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Sometimes things just have got to work

Nazita Saye

Nazita Saye

Posted Sep 17, 2009

During my lunch break yesterday I decided to clean my filing box – you know … that dusty tray that sits on most people’s desks and seems to become the repository of papers that you intend to file away but quite don’t know where to put them. Anyway, as I was reading them (so I can figure out where they should go), I came across a news clipping that at first made me chuckle and then made me realize that sometimes things have just got to work.

The clipping was about the toilet at the International Space Station (ISS). Turns out a couple of months ago, the main toilet at the ISS broke down and one of the astronauts was asked to put his plumbing skills to work (hmmm… it burns me that it is easier to find someone with good plumbing skills in space than it is in London but let’s save that for another day). Anyway, I think the problem had to do something with a faulty pump.  The clipping didn’t have much else to say about the problem or how they fixed it but the whole article made me realize that some things have just got to work – no ands, ifs or buts. And CFD is the easiest, fastest and most economical way of finding if something will / won’t work properly. Now I don’t know whether the manufacturer of the pump had considered doing CFD to make sure their products would perform without any problems. But they could learn a lot from aerospace valve manufacturer Shaw Aero Devices which used CFD to create an optimized design for one of their customers. shaw_combined_72

Shaw Aero Devices designs, develops and manufactures a wide range of products in the areas of fuel, oil and water/waste systems and components. One of Shaw’s customers was interested in purchasing a large quantity of a solenoid valve similar to one of their standard products for an unmanned aerial vehicle (UAV). The customer specified a pressure drop of 0.75 pounds per square inch (psi) at a flow rate of 4.45 gallons per minute (gpm) while Shaw’s standard valve measured out at 6.09 psi. In the past, this would have required building and testing a series of designs in an effort to eliminate constrictions with no guarantee of success.  The engineering team at Shaw simulated fluid flow within their original design and modified it to create a new product. The CFD results for each iteration provided insights into how the design could be improved. Rob Preble, Project Engineer for Shaw, created a design that provided the required pressure drop without the need to build a single hardware prototype. “CFD simulation dramatically reduced the time needed to meet our customer’s demanding specifications,” Preble concluded. “We moved from the beginning of the project to the development of an acceptable software prototype in only one day.” And they saved at least $9000 and three months in prototyping costs alone. Nice one. If you’d like to read more about Mr. Preble’s challenge then please click here.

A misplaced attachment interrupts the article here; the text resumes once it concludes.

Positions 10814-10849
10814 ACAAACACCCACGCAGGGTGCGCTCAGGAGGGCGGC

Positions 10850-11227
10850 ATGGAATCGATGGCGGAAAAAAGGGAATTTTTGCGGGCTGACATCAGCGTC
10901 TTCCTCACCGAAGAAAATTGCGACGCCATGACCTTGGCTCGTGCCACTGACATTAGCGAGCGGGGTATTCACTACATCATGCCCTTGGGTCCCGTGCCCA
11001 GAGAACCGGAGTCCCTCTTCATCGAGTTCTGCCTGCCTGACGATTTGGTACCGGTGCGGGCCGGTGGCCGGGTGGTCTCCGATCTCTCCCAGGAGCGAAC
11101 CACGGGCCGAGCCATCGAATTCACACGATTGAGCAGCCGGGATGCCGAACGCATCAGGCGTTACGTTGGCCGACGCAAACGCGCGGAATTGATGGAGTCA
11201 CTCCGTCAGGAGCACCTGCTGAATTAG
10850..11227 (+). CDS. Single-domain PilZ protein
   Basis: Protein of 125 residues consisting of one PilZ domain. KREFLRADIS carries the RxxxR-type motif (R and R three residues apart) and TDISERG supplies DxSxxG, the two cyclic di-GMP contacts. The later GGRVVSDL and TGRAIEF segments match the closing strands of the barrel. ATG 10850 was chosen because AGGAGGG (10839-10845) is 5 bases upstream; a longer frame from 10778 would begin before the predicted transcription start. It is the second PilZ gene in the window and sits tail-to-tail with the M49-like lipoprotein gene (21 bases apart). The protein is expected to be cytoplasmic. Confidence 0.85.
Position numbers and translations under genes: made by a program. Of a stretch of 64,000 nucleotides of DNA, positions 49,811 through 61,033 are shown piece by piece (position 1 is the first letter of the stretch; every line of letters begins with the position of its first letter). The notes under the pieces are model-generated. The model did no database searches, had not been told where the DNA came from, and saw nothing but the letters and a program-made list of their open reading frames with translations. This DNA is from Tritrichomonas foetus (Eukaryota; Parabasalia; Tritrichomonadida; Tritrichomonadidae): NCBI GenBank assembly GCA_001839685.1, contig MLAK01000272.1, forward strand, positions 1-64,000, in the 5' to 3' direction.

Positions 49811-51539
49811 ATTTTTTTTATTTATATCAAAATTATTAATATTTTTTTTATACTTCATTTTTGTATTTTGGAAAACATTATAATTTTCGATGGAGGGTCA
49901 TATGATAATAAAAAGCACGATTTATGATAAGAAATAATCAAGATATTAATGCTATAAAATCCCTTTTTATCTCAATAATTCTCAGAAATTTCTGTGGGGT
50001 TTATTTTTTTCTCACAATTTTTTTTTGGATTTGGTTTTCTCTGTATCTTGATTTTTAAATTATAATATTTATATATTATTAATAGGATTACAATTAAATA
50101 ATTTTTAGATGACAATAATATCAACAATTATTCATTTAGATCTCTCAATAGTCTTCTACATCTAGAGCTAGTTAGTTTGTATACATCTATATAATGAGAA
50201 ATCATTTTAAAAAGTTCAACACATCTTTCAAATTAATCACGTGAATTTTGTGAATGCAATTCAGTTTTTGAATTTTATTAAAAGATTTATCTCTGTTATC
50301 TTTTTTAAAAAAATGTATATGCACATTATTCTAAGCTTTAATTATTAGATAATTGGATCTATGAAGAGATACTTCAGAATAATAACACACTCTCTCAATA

And if you’re curious to see how CFD can help you, I would strongly urge you to download and try out the free FloEFD.Pro trial version from here. The trial version let’s you play with a live version of the software so it’s a pretty cool tool and it’ll give you a really good idea of how CAD-embedded CFD can help you meet challenges such as the ones conquered by Shaw Aero and countless other companies.

Curious to know what you think.

Until next time,

Valve, Fluid Flow, CFD, Pressure Drop, Trial Version, Optimize, Physical Prototype

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About Nazita Saye

Nazita SayeI have been involved with the CFD user community in one shape or another since 1999 -- when the NIKA team first introduced FloWorks to the engineering community. Over the years I've seen the market evolve and I still marvel at the wide range of products that are being designed with our tools. As the Manager of External Communications for the Mechanical Analysis Division at Mentor, it is my privilege to bring some of our customer stories to you. Visit CFD doesn’t mean Color For Directors

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